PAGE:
“We should all pay attention": Experts identify the "most chilling" part of secret Roger Stone tape

Stone's claim about judges "must be causing the United States Marshals significant concern," says Andrew Weissmann

By Charles R. Davis

Deputy News Editor

Published June 20, 2024 10:36AM (EDT)

Conservative political consultant and lobbyist Roger Stone addresses the "Turning Points: The People's Convention" on June 15, 2024 at Huntington Place Convention Center in Detroit, Michigan. (JEFF KOWALSKY/AFP via Getty Images)
Conservative political consultant and lobbyist Roger Stone addresses the "Turning Points: The People's Convention" on June 15, 2024 at Huntington Place Convention Center in Detroit, Michigan. (JEFF KOWALSKY/AFP via Getty Images)

In a conversation at Mar-a-Lago earlier this year, Republican operative Roger Stone thought he was speaking to a fellow MAGA traveler when he boasted that he and fellow dirty tricksters, who were crying “Stop the Steal” months before the 2020 election even happened, are better prepared this time around to snatch victory from the jaws of electoral defeat.

“At least this time when they do it, you have a lawyer and a judge — his home phone number standing by — so you can stop it,” Stone told Lauren Windsor, a liberal documentary filmmaker who was posing as a supporter and secretly recording him as he spoke this past March about what will happen if the Democratic candidate once again receives more votes than the Republican. Stone, who was only spared a three-year prison term for lying to Congress about Wikileaks and Russia thanks to a pardon from former President Donald Trump, said this time he and his ilk are on an “offensive footing.”

In a separate conversation, taking place this past March and first reported this week by Rolling Stone, the 71-year-old boasted that Trump and his allies are already defeating Democrats in court. “We are beating them," he told Ally Sammarco, a colleague of Windsor. He pointed to the Georgia election interference case “falling apart” and referenced U.S. District Judge Aileen Cannon, the Trump appointee overseeing his classified documents case.

“I think the judge is on the verge of dismissing charges against him in Florida,” Stone said. “They’re delayed in New York City and they’re now delayed in Washington.”

When considering anything that comes out of Stone’s mouth, it is worth remembering, again, that he is a convicted fabulist. The far right, of which Stone is certainly a part, loves to project an aura of intimidating competency when the reality is often shambolic: For all the preparation in 2020 — when Trump enjoyed the powers of incumbency, including an attorney general willing to spread lies about mail-in ballots — the Republican campaign against the republic still manifested itself in last-minute filings by Sidney Powell and Rudy Giuliani, nobody’s idea of an “A Team.”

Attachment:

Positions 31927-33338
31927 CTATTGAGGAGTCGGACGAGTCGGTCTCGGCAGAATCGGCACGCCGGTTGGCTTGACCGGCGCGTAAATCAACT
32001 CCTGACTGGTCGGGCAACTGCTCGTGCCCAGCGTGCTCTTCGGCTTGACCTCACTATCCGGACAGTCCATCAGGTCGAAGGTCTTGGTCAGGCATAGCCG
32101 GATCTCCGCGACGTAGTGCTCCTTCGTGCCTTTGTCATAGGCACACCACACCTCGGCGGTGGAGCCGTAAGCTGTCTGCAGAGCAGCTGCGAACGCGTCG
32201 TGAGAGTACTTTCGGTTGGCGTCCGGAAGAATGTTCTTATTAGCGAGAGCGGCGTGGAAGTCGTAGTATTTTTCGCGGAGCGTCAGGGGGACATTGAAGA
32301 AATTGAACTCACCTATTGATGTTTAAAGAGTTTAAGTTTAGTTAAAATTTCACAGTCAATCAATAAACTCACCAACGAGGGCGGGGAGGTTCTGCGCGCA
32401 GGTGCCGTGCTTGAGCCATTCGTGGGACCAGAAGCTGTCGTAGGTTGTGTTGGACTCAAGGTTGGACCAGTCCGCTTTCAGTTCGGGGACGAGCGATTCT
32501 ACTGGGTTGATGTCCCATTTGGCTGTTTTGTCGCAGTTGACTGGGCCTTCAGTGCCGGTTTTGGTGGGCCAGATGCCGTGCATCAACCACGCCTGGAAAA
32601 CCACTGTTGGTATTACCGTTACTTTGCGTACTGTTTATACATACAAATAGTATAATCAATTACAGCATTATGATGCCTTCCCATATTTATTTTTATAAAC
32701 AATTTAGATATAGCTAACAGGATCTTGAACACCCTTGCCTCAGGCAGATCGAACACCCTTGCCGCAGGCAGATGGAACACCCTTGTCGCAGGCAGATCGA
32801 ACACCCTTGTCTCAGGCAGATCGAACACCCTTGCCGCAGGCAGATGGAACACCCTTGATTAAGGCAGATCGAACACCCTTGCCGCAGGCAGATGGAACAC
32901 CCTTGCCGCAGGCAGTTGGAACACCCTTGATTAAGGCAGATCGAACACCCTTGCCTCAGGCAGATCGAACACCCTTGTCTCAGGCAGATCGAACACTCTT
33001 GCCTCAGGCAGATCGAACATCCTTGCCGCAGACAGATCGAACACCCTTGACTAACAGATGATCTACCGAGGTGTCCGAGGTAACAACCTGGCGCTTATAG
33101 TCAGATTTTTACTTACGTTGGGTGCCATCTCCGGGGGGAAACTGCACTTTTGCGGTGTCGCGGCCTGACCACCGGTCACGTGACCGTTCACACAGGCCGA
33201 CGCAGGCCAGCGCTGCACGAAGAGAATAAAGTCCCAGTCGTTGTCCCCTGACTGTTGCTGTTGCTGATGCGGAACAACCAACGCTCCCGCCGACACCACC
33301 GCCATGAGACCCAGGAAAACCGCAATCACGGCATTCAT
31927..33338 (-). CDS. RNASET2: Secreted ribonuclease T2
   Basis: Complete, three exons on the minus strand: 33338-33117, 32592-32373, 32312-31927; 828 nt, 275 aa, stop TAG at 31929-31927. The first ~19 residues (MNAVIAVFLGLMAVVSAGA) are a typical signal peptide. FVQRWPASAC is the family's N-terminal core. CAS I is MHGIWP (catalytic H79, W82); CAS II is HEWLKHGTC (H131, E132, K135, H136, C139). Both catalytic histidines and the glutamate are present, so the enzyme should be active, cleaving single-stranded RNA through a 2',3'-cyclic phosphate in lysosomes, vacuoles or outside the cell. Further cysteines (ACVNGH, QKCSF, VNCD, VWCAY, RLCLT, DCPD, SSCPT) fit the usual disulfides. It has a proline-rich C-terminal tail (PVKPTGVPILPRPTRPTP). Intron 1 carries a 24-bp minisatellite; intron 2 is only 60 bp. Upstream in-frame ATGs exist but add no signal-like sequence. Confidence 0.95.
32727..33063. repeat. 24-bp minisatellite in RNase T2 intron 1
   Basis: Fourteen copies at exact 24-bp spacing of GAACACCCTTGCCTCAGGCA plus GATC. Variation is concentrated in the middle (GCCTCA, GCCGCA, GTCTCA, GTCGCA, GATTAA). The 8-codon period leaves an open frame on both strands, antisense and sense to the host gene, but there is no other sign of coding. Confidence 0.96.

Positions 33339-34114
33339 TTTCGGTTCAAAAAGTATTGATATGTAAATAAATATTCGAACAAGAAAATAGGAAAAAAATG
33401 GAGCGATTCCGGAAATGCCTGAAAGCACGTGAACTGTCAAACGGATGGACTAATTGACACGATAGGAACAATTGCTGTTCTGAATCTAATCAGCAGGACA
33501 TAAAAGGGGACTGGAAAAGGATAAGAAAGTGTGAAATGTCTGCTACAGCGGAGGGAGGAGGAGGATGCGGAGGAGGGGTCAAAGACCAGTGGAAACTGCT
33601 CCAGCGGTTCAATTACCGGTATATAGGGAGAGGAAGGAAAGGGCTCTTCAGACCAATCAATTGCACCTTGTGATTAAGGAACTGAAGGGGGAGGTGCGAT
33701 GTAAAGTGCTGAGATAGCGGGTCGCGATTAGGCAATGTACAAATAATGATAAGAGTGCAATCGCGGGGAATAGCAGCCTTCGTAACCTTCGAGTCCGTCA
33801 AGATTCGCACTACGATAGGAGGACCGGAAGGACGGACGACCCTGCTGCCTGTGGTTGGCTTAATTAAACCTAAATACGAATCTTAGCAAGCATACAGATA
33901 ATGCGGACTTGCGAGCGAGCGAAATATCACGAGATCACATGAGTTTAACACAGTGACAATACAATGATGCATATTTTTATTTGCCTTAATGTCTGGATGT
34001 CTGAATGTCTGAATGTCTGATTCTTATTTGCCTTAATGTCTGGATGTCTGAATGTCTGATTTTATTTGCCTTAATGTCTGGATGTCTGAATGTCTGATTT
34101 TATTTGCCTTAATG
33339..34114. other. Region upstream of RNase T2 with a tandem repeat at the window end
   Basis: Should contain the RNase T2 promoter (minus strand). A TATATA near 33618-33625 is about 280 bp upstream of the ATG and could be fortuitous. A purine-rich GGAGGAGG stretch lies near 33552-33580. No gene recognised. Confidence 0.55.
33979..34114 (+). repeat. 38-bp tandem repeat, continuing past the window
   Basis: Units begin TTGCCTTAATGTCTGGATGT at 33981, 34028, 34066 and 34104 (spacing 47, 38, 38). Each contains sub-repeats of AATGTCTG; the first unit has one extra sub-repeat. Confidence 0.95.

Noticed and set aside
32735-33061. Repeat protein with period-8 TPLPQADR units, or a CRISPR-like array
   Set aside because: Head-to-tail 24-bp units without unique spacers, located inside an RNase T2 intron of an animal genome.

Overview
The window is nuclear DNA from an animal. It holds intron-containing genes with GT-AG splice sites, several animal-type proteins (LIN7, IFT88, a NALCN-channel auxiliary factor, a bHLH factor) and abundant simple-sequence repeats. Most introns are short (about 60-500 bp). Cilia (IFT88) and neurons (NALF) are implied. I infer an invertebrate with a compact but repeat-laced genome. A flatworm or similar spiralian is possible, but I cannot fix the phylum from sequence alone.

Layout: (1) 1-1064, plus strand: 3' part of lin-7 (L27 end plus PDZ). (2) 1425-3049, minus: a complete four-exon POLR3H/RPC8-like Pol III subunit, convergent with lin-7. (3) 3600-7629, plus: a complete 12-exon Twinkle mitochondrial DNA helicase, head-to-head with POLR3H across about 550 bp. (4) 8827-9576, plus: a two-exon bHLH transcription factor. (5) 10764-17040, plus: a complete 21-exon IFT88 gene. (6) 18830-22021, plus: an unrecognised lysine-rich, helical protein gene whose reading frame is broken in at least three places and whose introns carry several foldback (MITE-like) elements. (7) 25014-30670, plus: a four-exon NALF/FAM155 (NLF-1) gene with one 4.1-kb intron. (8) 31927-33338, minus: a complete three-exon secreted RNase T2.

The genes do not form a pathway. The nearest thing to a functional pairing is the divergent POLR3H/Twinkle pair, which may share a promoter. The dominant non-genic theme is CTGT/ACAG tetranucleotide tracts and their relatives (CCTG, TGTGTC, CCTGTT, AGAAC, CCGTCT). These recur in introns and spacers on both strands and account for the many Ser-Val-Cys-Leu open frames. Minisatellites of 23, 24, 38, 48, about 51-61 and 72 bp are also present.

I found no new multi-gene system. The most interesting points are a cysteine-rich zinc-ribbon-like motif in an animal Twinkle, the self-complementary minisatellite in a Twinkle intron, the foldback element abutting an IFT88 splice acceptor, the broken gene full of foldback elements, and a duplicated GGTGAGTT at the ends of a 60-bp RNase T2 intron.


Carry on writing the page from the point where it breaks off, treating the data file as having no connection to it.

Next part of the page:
That’s not to say the threat isn’t real, just that no one should cower in the face of bluster from the likes of one Roger Stone, whose prophesy of total victory in the courts has already been rebutted by 34 felony convictions. Unfortunately, as Windsor herself demonstrated in another secret recording of Supreme Court Justice Samuel Alito, insurrectionists do have allies in high places.

“That was the piece that was most chilling for me,” former federal prosecutor Andrew Weissmann told MSNBC, speaking of Stone’s claim to have a MAGA judge’s number on speed dial should “election fraud” (a Republican loss) happen again.

“With Roger Stone, you don’t know how much is bluster and how much is not,” Weissmann said, but “the fact that there would be home phone numbers in the possession of someone like Roger Stone or his acolytes is something that must be causing the United States Marshals significant concern.”

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Joyce Vance, a former U.S. attorney, said Stone’s boasts should not just concern law enforcement but anyone who cares about free and fair elections.

“We should all pay attention,” she wrote, noting on her website that while election lawyers (“Stone is not one”) often reach out to judges when things go wrong on election day — people still waiting in line to vote when a polling station is due to close, for example — it’s not safe to assume this particular Florida man, who wanted to toss out millions of ballots in 2020 and appeared on another tape talking about Democrats he'd apparently like to assassinate, is merely concerned with upholding the rule of law and the right to vote.

“[T]o the extent Stone is insinuating something more sinister, that [Republicans] have judges in their pocket, that’s entirely different, entirely wrong,” Vance wrote. “Perhaps he’s just making it up when he says Judge Cannon will soon dismiss the case against Donald Trump and that they have other judges available during the election. But given his background and history, it would be foolish not to be concerned.”

By Charles R. Davis

Charles R. Davis is Salon's deputy news editor. His work has aired on public radio and been published by outlets such as The Guardian, The Daily Beast, The New Republic and Columbia Journalism Review.

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Analysis Andrew Weissmann Joyce Vance Roger Stone